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            The pro-life movement primarily consists of conservatives highly critical of the wide scale adoption of abortion as a routine medical practice. They firmly believe that abortion should remain illegal since it is comparable to murder. Detractors of abortion, therefore, contend that life begins at conception and the main reason why a fetus should be protected (Simon, 2013, p. 17). This argument is further supported by scientific assertions of fetus’ pain perception, especially during the initial spread of the thalamocortical connections. Individuals on the other side of the political divide who are critical of abortion, thus, view sensory perception as an important issue to consider when exploring its legality. This argument formed the basis of the  Roe v. Wade, 410 U.S. 113 ruling (1973) which is remembered as one of the first legal attempts to criminalize the practice of abortion within the United States (Bailey, 2017, p. 78). This essentially meant that while women exercised a degree of control over their bodies, their influence was now limited by the law with the aim of protecting life.

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Recommendations on how policy makers can reconcile differing wishes of the public

            The presence of dissimilar opinions such as the ones offered by the abortion debate have been known to present an existential challenge for policy makers when. Although opinions from either side of the divide may be justified, it still remains impractical to implement both within a governmental framework. Policy makers, therefore, play a major role in reconciling differing wishes among citizens. An ideal recommendation on how to proceed with this process is by inviting experts to demystify the arguments presented by each group using empirical scientific evidence. This is fundamental within this framework since it broadens the perspectives of each of the parties involved in the debate. Furthermore, policy makers have a duty to organize joint conventions such as the Global Declaration on Abortion (GDA), and hearings before parliamentary subcommittees (Sanger, 2018). This would offer a unique opportunity for differing opinions to be discussed at length in a bid to reconcile wished wishes of the public.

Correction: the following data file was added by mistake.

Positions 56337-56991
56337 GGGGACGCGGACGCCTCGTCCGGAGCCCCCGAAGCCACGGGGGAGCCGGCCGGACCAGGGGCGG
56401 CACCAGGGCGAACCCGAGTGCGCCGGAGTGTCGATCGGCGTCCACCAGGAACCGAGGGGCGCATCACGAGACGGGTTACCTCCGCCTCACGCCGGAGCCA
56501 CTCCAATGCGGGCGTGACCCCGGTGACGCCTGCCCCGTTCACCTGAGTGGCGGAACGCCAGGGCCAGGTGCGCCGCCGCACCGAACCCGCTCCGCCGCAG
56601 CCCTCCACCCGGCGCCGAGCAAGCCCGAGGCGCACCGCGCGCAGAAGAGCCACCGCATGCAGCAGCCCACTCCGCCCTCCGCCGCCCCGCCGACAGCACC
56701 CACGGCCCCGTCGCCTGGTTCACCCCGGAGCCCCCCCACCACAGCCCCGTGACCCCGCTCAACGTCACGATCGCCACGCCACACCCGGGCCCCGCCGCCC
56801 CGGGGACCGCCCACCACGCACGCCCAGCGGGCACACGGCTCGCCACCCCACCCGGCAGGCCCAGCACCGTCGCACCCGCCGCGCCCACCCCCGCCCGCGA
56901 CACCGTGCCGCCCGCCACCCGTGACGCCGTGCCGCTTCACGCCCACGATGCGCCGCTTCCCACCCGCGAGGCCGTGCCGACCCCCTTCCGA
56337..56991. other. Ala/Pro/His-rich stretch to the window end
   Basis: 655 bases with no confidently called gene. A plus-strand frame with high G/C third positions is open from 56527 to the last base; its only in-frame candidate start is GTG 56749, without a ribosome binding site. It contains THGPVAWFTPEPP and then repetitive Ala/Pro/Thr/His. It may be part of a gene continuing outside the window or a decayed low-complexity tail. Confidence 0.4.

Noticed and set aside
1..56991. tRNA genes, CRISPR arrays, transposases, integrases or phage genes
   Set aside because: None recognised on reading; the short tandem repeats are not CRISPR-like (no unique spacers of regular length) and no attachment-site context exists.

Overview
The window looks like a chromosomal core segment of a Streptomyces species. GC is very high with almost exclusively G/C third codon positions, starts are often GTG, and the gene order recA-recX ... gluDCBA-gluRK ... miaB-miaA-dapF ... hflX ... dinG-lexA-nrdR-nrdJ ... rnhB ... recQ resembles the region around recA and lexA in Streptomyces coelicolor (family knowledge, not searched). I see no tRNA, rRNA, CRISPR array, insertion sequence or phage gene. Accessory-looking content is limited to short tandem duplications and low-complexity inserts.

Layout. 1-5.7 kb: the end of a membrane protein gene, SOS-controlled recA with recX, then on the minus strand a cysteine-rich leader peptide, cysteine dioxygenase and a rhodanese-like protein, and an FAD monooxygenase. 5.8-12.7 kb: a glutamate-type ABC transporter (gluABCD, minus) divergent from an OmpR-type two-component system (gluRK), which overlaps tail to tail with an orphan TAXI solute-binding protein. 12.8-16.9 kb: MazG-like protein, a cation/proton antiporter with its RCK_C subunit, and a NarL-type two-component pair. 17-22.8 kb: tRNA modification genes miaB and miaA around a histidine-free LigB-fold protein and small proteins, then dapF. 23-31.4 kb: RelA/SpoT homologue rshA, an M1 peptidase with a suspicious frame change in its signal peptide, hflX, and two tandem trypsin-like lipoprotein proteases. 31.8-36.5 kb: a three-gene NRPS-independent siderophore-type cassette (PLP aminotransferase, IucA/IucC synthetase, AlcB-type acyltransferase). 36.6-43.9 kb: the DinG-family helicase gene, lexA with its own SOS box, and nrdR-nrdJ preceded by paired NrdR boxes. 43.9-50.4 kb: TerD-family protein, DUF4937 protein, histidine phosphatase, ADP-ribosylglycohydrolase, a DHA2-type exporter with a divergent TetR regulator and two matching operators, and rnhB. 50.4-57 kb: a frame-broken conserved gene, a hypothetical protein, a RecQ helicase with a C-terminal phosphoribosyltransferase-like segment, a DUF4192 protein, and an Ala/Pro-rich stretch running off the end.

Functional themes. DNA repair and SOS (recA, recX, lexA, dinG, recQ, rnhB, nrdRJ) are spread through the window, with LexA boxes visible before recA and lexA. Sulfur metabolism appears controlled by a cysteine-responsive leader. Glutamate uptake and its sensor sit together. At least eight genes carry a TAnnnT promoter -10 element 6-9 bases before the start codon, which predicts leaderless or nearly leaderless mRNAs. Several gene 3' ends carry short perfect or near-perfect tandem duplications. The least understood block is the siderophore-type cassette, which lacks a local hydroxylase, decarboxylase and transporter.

Aspects of Christian worldview to inform abortion policy                      

Abortion has long been am issues of contention in Christianity with differences in opinion among major denominations. However, it is noteworthy to acknowledge that abortion is not mentioned explicitly in any of the books in the Christian Bible. Aspects of Christian worldview which inform abortion policy are purely grounded on an ethical standpoint. A section of Christians who are critical of abortion are critical of the practice since it takes human life. The Bible is categorical in criticizing the taking of a human life since it is written that such individuals will also be put to death (Leviticus 24; 17, NIV).

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The New Testament is also critical of all actions which are tantamount to ending a human life; “We should not be like Cain, who was of the evil one and murdered his brother. And why did he murder him? Because his own deeds were evil and his brother’s righteous” (1 John 3:12, NIV).Such aspects of Christian worldview have, therefore, gone a long way in informing recent efforts to abrogate pro-abortion laws to limit the negative aspects of legislations of this kind.